Not everyone has the wherewithal to work as a full-time destination wedding photographer, but taking on a few destination weddings can be beneficial professionally and personally. A handful of location pictures in your portfolio greatly adds to your cache. Photos of stunning places can dazzle and impress, not only a potential client, looking through your work for the first time, but also, anyone. As you know, your portfolio should show the diversity of your work, and that should extend beyond color, black-and-whites, lighting, and style.
Traveling to a new location can improve your portfolio in another way, as well. Photographing someplace you've never been before is one of the surest ways to jumpstart your creativity. Seeing and experiencing a new location for the first time is a sure means of becoming inspired. It refreshes your perspective, adding an element of newness and excitement to your craft, which also extends to your work when you return home. Destination wedding photography allows you to step outside of your comfortable environment to see the world, and weddings, in a new light.
Another benefit of destination wedding photography is that the clients who choose this option are likely to be more adventurous than your typical bride and groom. It is the nature of the event. Many have never been to the location before they arrive with dress and tux in hand. Most of the arrangements have been done over the telephone and the Internet. Because the pictures online may not be 100% accurate representations of the resort, this sort of wedding planning takes not only a thirst for adventure but also an easygoing attitude. These are two things that make photographing the event infinitely smoother for the photographer.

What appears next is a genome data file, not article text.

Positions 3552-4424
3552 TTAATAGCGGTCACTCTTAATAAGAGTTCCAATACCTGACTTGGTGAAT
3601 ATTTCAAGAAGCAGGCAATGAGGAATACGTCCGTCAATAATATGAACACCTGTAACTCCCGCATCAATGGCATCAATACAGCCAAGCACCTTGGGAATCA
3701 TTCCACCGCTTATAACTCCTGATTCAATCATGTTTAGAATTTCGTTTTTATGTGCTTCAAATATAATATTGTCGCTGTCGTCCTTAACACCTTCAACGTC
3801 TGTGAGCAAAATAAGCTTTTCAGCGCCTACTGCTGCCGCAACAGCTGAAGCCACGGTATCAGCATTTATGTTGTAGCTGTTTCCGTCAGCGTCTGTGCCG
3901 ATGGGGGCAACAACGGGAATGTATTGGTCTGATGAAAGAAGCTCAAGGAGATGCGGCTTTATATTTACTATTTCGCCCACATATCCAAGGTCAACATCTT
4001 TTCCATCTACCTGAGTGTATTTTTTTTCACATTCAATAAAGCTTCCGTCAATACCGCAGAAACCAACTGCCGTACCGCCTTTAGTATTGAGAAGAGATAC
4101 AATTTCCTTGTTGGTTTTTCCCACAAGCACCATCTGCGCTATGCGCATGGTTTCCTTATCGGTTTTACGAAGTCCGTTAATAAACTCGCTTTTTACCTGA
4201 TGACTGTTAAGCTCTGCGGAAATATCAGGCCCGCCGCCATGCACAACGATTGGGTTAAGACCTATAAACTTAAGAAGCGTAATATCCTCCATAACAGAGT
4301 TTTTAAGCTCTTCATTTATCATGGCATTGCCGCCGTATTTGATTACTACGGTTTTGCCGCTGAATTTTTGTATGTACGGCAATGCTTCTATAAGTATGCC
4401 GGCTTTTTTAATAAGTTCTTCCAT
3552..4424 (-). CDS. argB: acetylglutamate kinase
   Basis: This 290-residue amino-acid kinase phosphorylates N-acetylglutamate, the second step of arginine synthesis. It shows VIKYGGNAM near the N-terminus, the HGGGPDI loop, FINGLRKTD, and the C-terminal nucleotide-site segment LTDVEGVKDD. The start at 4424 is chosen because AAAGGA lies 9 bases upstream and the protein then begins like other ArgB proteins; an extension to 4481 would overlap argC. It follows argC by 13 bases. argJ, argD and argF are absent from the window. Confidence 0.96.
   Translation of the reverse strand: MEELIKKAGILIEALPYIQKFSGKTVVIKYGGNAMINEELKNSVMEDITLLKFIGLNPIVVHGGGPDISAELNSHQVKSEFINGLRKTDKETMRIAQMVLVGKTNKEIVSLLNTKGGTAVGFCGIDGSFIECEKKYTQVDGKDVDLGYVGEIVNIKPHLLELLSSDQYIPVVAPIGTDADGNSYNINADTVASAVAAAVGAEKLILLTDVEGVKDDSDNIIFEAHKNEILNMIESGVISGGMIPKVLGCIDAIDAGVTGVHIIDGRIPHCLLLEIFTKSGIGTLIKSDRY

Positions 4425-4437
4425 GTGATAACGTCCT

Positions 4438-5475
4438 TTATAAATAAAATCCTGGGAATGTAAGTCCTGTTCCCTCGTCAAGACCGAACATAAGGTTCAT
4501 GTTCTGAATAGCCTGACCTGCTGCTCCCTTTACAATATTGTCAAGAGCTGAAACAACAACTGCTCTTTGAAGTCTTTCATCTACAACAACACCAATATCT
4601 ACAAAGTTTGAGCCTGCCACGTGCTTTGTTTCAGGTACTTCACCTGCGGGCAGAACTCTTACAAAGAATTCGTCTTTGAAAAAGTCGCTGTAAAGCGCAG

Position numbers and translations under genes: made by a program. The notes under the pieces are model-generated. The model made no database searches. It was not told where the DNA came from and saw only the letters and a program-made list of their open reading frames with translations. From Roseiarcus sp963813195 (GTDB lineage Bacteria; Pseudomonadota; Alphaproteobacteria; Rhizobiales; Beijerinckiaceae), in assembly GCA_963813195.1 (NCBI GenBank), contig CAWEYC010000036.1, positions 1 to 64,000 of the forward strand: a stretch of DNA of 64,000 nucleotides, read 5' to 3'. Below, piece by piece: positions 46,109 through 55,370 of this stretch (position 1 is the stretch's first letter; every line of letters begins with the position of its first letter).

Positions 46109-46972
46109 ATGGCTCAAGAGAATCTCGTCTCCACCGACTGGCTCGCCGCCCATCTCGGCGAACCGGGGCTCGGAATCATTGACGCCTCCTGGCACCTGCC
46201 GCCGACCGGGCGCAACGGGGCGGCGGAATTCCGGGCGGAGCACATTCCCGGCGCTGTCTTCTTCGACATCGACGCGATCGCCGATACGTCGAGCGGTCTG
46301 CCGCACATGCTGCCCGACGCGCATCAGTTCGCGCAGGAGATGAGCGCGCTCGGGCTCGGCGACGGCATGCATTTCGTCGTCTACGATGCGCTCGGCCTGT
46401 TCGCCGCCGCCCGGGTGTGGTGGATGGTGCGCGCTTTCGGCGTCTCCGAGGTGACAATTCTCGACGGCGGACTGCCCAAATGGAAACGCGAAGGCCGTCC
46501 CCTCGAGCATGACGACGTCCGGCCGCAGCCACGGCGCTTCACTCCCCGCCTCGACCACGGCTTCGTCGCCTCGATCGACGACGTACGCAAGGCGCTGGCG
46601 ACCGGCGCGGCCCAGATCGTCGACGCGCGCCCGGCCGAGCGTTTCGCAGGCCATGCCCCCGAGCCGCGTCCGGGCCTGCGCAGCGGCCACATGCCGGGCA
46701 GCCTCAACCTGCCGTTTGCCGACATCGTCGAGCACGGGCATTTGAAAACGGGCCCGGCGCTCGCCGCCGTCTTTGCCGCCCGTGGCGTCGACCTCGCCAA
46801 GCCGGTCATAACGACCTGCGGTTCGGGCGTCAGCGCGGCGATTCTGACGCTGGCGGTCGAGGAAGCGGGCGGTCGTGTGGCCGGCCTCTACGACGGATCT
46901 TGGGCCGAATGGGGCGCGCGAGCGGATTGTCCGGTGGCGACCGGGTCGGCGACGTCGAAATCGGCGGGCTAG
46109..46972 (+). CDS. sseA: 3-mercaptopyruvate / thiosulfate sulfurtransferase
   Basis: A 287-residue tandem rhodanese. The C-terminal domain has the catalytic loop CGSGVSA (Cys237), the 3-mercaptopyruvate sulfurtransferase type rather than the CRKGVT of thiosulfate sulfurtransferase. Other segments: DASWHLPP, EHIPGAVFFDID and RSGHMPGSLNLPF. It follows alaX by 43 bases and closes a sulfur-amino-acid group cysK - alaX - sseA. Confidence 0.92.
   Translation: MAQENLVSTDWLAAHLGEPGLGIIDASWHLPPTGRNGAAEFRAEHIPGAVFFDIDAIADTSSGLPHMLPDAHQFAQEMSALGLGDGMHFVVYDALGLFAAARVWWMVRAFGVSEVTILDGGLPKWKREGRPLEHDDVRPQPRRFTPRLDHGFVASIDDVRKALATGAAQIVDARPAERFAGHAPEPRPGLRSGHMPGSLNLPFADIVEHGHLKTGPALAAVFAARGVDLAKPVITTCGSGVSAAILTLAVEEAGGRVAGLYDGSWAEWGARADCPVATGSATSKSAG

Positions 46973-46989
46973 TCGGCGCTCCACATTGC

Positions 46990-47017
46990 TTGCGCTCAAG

Oftentimes, a destination wedding is accompanied by a more festive mood than the traditional local affair. The location may be new to not only the photographer but the guests as well, creating a sense of adventure and vacation-inspired hedonism by everyone present.
Julie Gelfand, award winner, enjoys socializing with the family and the guests on her destination wedding assignments. She exclaims, "We are usually welcomed enthusiastically and treated royally." Her recent assignments have spanned three days, in which she photographs the guests arriving a day before the wedding and leaving the day after. So much time to capture the pictures adds to an altogether more lax experience. Since Gelfand stays in the same lodging as everyone else, she says, "We get to know the guests and family members, and leave feeling a closer bond with them than at a typical local wedding."
Traveling to a foreign locale, finding inspiration in wonderful new sights, strengthening your portfolio, receiving rest and relaxation-it all sounds a little dreamlike. Yet, for destination wedding photographers, it is their living, breathing, working lives. The proof is in their photographs of colorful, exotic settings that are the backdrops of the entire wedding experience.
To look at the work of destination wedding photographers across the world and in your area, visit the WPJA homepage, and click on the drop-down menu labeled, "Planning a Destination Wedding?" or select a state/country under "Need a Wedding Photographer?" and click on the drop-down menu labeled, "Traveling Photographers."
— by Lauren Ragland for The Wedding Photojournalist Association